By Abdullah Bozkurt
A chilling account of a suspect in the deadliest terror attack in Turkey that was blamed on Islamic State of Iraq and Levant (ISIL) shows how ISIL militants can easily flee using the refugee routes through Greece and end up in European cities. The ISIL operative, apparently has links to Turkish intelligence, easily blended among refugees who crossed Europe and made his way back to Turkey after registering and living as a refugee for months in Germany.
His name is Suphi Alpfidan who was born on Nov.22, 1981 in Turkey’s border town Suruç in southeastern province Şanlıurfa. He was implicated in the case of a twin bombing that took place in Ankara on Oct. 10, 2015 — the deadliest terror attack ever to take place in Turkey, which killed 107 people including the two suicide bombers. The attack targeted NGOs and supporters of left-wing and pro-Kurdish parties holding a peace rally outside the capital’s main train station, weeks ahead of the Nov. 1, 2015 snap elections that gave Turkey’s autocratic President Recep Tayyip Erdoğan and his party a chance to regain the majority in Parliament.
When forensic investigation discovered Alpfidan’s fingerprints inside the left rear door of the vehicle that was used as an escort vehicle to the car that was used in detonating bombs next to train station in downtown area of Turkish capital, he was issued an arrest warrant as an ISIL suspect. A report prepared by Gaziantep police crime scene investigation unit on October 23, 2015 with a case file No.2015/6286 confirmed that the fingerprint found in the car with a plate no.27 AVH 70 belonged to the right hand middle finger of Alpfidan who had been living in Şahinbey district in the southeastern province Gaziantep, a hotbed for ISIL militants.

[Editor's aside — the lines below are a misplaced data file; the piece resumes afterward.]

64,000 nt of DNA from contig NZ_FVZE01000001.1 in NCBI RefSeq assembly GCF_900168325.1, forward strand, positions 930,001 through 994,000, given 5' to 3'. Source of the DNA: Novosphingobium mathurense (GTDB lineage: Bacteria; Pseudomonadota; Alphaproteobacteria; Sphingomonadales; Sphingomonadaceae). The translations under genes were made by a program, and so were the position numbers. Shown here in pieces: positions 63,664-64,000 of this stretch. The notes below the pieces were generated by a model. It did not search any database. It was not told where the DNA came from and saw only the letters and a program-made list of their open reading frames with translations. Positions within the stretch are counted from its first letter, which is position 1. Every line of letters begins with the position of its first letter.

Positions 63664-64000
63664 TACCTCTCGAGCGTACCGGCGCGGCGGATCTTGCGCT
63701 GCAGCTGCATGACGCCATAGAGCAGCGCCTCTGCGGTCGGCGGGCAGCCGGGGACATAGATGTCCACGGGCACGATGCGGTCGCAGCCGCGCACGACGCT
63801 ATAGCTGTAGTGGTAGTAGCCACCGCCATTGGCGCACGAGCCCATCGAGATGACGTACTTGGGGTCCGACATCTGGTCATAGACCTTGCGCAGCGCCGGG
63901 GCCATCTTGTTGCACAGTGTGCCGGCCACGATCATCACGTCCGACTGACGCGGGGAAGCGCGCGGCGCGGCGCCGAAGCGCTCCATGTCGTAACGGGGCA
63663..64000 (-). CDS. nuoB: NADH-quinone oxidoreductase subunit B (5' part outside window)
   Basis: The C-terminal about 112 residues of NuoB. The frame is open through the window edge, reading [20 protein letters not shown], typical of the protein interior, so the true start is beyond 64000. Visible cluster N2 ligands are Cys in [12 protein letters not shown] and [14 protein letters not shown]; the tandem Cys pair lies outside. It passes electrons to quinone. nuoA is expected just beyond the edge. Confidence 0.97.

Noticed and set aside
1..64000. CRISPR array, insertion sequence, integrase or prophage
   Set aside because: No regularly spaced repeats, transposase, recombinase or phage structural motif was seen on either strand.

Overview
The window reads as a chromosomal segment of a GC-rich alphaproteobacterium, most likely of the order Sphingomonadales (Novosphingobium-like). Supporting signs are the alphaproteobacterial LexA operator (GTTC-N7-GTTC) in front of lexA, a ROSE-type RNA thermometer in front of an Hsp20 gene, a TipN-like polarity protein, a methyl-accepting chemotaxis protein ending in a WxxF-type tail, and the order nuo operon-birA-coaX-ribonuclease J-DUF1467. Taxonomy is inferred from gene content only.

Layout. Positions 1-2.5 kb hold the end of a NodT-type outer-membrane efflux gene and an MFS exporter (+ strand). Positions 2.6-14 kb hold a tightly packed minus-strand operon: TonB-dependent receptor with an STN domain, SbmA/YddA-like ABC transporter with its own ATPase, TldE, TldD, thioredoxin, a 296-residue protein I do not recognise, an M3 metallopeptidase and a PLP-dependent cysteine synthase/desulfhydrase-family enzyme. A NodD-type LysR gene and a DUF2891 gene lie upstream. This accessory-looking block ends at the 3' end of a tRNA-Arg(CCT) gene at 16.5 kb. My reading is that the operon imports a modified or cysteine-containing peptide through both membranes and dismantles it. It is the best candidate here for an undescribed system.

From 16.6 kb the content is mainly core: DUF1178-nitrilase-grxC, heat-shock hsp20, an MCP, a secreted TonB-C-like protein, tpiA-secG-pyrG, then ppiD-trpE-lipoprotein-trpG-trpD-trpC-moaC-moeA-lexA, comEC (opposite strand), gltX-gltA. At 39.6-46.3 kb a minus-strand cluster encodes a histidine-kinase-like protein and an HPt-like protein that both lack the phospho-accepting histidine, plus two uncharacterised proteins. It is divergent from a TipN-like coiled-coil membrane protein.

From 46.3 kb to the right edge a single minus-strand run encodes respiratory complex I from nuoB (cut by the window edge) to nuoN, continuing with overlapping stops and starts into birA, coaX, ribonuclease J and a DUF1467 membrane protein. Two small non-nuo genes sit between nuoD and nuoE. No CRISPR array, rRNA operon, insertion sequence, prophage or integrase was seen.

Alpfidan knew most suspects involved in the bombing, provided them safe houses as real estate broker and secretly worked as informant with the Turkish intelligence. With so many causalities in the deadly suicide bombing, the attack created so much outrage in Turkey.
Feared about an imminent arrest, he fled Turkey in the first week of November right after the national elections. According to his own testimony in the case file, Alpfidan used the migrant smugglers he said found in Alsancak district of the western province İzmir and paid them $600 to get to Greek island Lesbos (Midilli) from İzmir’s coastal town Dikili.
He identified himself as a Syrian refugee from Kobane and assumed the fake name of Hussein Mahmood. He was accompanied by a man identified only with his first name as Velid, a veterinarian from Kobane and a relative of Alpfidan who said Velid spoke Arabic for both of them all the time. Greek authorities registered him as a refugee and provided him with a temporary identification. He then moved to Athens from the island and eventually ended up in Germany eight or nine days later by travelling with a group of refugees using buses and trains. He was placed in a refugee camp by German authorities. He said he met a Turkish man named Durmuş Dengiz while he was staying in a refugee camp and this man gave him a phone and frequently met him during his stay there.
Having spent some four months in Germany where he linked up with a network of acquaintances, Alpfidan decided to return to Turkey for reasons that are a not entirely clear. He received a new identity papers and temporary passport from the Turkish Consulate in German city of Mainz and later flew to Turkey’s southeastern province Antalya on March 3, 2016 and detained upon his arrival. His accomplice Velid stayed behind in Germany.